Sub-Finding Sensor Nets Get a Step CloserDec 02, 2005 06:26 UTC by Defense Industry Daily staff
Lockheed Martin, Maritime Systems and Sensors in Manassas, VA is exercising a $5.3 million option under previously awarded cost-plus-incentive-fee/ cost-plus-award-fee contract N00039-04-C-0035 for optional contract line item number 0003. This provides for a critical design, development and demonstration of a fully integrated Advanced Deployable System (ADS, System Development and Demonstration phase), and delivery for technical and operational evaluations. This increases the estimated cumulative value of the contract, if all options are exercised, from $239.1 million to $243.3 million.
What’s an ADS? It’s actually part of a broader trend we’ve covered toward beefing up the USA’s littoral warfare capabilities in shallow waters and near coasts. It also fits into the USA’s new anti-submarine doctrine. Specifically…
ADS is a system designed to detect and track modern diesel electric and nuclear submarines. It will also be able to track surface ships, and will have some capability to monitor mine-laying activities. The idea is to have an undersea surveillance system that can be deployed as needed by platforms like submarines, Littoral Combat Ships, et. al. rather than relying entirely on systems like FSD (Fixed Distributed System) that require extensive installation work in advance to place them along the ocean bottom.
ADS will provide threat location information directly to tactical forces and to the joint commanders, and has four major subsystems: sensor, analysis and reporting system, tactical interface, and installation support.
The ADS Underwater Segment (UWS) is an expendable, battery-powered, wide-area field of distributed, passive undersea sensors. It would be deployed quickly and unobtrusively in regional contingency areas to monitor enemy submarines, minelaying, et. al. prior to or during regional conflicts.
Its Processing and Analysis Segment (PAS), meanwhile, can be contained in reusable, transportable vans and connected to the ADS sensor field by a shore cable if used to protect friendly ports. When used to monitor hostile territory, of course, the cables will either connect to ships, submarines, or other devices as applicable to upload/ transmit their data, or transmit it wirelessly.
From a program perspective, ADS builds on work already done on the longer-lasting FDS-D Fixed Distributed System test with distributed fields in shallow noisy water, using FDS developed processing technologies and also incorporating advanced sensors and technology from other related programs. The overall program was restructured as a phased build during its early years, and incremental capability builds are moving from Trip Wire to Small Field to Large Field capabilities.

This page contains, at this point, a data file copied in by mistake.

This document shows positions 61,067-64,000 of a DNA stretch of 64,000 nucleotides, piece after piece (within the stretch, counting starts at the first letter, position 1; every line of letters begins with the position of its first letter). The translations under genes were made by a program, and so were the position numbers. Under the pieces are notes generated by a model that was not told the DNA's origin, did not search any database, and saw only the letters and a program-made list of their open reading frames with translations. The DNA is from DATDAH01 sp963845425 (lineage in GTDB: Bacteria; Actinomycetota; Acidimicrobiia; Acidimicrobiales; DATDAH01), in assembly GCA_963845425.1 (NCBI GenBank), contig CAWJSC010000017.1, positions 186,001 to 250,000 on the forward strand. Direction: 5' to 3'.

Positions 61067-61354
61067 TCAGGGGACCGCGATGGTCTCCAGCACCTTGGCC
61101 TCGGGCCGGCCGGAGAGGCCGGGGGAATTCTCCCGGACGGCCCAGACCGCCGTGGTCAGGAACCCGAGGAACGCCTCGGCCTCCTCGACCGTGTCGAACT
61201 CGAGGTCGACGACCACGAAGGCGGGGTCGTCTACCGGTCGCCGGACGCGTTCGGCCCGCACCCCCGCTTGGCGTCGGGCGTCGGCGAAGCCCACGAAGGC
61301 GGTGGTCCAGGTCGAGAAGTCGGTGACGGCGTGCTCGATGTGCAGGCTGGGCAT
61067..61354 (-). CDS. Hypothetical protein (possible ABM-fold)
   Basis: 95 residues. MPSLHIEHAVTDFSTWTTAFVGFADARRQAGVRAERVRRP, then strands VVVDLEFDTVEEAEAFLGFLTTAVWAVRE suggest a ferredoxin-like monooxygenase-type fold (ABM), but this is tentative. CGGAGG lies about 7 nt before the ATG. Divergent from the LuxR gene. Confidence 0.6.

They’re also working on issues like survivability. Problems include fishing fleets with their environment-damaging, bottom dragging trawls; on the other end of the equation, fish bites have also been cited as a survivability problem. Approaches that have been pursued have included cable burial (for the fishing fleets) and greater cable diameter (for the fish).
Work on the contract option described at the beginning of this article is expected to be performed in Manassas, VA (11.2%); Melbourne, FL (21.7%); Everett, WA (2.1%); Riviera Beach, FL (18.6%), Portsmouth, RI (43.3%), and Newport, South Wales, UK (3.1%), and is expected to be complete by September 2008. If all options are exercised, work could continue until September 2010. This contract was not competitively procured because it is a sole source acquisition by the Space and Naval Warfare Systems Command in San Diego, CA (N00039-04-C-0035).
ADS was canceled. As the FY 2007 Selected Acquisition Report release noted: “Program costs decreased $883.8 million (-62.6 percent) from $1,412.6 million to $528.8 million, due to termination of the program by the Navy Acquisition Executive in October 2006.”
- US Naval Institute, Proceedings Magazine (November 2002) – Sea Shield: Projecting Global Defensive Assurance
- Undersea Warfare Magazine (Spring 2001) – Ships, Sensors, and Weapons: Undersea Warfare Programs Target an Expeditionary Future
- DID Topic Archive – Naval Technology, Coastal & Litoral
- DID (Oct 20/05) – U.S. Navy Exploring New Concepts, Procurement Priorities for ASW. Updated to include a number of related anti-submarine warfare technologies DID has covered over time.
- DID (Oct 17/05) – The USA’s New Littoral Combat Ships (updated). The LCS will be an important deployment platform and link for the ADS, which will be part of the ships’ swap-in Anti-Submarine Warfare module.
- GlobalSecurity.org – FY 2001 Defense Budget: Advanced Deployable System (ADS) – FY01 Activity
- Animal Welfare Institute paper presented to the 53rd Annual Meeting of the International Whaling Commission (July 24/01) – Passive Alternatives to Low Frequency Active Sonar. ADS is a passive sensor technology.
- US Navy Director, Operational Test & Evaluation FY99 Annual Report – Fixed Distributed System (FDS) and Advanced Deployable System (ADS)